When I was 18 I moved to Ottawa from Iroquois, Ontario to go to school. My childhood home was on an acre of land across the road from the St. Lawrence River. Behind the house were cornfields then the highway then more fields then the railway tracks. The nearest town had a population of 1,200. It had some beautiful views and some fascinating people. It also had no traffic lights, no record store, no bookstore, no movie theatre. And these were pre-Internet days.
I sat in my room as a teenager and wrote poems and listened to music and read books and had no idea what my life could possibly be like as an adult. Sometimes I drove to Ottawa to see my favourite bands and buy what I thought were cool clothes and get my hair done. Sometimes I took the train to Toronto or Montreal to see friends and family and see bands. But mostly I sat in my bedroom.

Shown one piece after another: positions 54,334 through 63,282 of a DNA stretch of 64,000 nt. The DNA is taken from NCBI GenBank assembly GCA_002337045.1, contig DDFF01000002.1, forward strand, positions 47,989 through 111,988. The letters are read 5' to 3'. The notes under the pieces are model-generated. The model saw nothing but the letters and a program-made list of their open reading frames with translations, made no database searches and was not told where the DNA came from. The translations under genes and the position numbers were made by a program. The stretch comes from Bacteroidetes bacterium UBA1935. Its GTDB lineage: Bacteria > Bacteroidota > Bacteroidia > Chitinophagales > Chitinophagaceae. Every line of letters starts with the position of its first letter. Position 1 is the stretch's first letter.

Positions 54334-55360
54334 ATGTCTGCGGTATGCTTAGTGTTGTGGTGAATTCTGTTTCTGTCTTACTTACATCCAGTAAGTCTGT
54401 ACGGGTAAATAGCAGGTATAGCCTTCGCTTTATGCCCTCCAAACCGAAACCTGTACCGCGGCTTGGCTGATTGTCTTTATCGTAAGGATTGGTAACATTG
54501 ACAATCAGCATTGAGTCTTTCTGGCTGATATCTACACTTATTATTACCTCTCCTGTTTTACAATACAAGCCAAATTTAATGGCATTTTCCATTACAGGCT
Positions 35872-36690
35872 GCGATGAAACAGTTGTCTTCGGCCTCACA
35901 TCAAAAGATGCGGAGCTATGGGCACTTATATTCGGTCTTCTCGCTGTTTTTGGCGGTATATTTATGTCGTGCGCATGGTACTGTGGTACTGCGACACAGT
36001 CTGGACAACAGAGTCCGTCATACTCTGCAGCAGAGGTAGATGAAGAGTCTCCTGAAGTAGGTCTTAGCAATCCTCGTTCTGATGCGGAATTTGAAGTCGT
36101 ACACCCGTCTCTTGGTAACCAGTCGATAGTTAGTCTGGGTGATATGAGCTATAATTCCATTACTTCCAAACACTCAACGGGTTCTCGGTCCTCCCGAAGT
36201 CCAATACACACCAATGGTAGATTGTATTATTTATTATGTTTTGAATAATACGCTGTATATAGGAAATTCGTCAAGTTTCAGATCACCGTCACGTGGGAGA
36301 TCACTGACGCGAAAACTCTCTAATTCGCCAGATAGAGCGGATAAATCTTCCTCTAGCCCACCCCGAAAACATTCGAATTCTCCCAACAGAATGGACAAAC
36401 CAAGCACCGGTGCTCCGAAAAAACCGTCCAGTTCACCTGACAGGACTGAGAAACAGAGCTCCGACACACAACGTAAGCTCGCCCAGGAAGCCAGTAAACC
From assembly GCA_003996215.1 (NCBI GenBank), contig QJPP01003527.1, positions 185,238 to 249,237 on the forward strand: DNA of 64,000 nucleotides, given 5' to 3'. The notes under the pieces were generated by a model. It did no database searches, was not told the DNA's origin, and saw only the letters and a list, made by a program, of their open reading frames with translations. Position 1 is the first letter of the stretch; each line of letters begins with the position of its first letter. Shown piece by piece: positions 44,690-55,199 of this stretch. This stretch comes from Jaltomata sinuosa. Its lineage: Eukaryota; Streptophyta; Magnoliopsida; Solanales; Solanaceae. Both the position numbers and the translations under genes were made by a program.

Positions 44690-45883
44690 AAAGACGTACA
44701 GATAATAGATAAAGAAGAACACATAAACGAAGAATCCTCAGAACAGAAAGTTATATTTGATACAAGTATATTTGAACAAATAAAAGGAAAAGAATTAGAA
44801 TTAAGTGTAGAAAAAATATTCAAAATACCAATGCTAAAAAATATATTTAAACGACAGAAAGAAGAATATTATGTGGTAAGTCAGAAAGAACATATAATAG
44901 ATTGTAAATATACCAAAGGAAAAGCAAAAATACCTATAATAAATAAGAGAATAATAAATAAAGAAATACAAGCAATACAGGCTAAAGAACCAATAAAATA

Ottawa is not a big city by most standards but for me it was a major positive jolt of change. I remember walking up Bay Street to Wellington with a friend at night when I first moved here. All the office towers were empty and very few people were around. My friend, a Torontonian, said something about how dead it was. I looked at all those buildings lit up like lanterns and said: You don't understand. For me, this is like Blade Runner.
This interview with Chaudière Books is part of the Six Questions about Ottawa series. It brought back some powerful memories about what it was like to come here when I was 18 and so angry and stupid and hopeful and romantic. All the lovely people who were patient with me. Thirty-five motherf*cking years ago! This life.
Grateful to rob mclennan who seems to never stop working to promote and encourage Ottawa writers.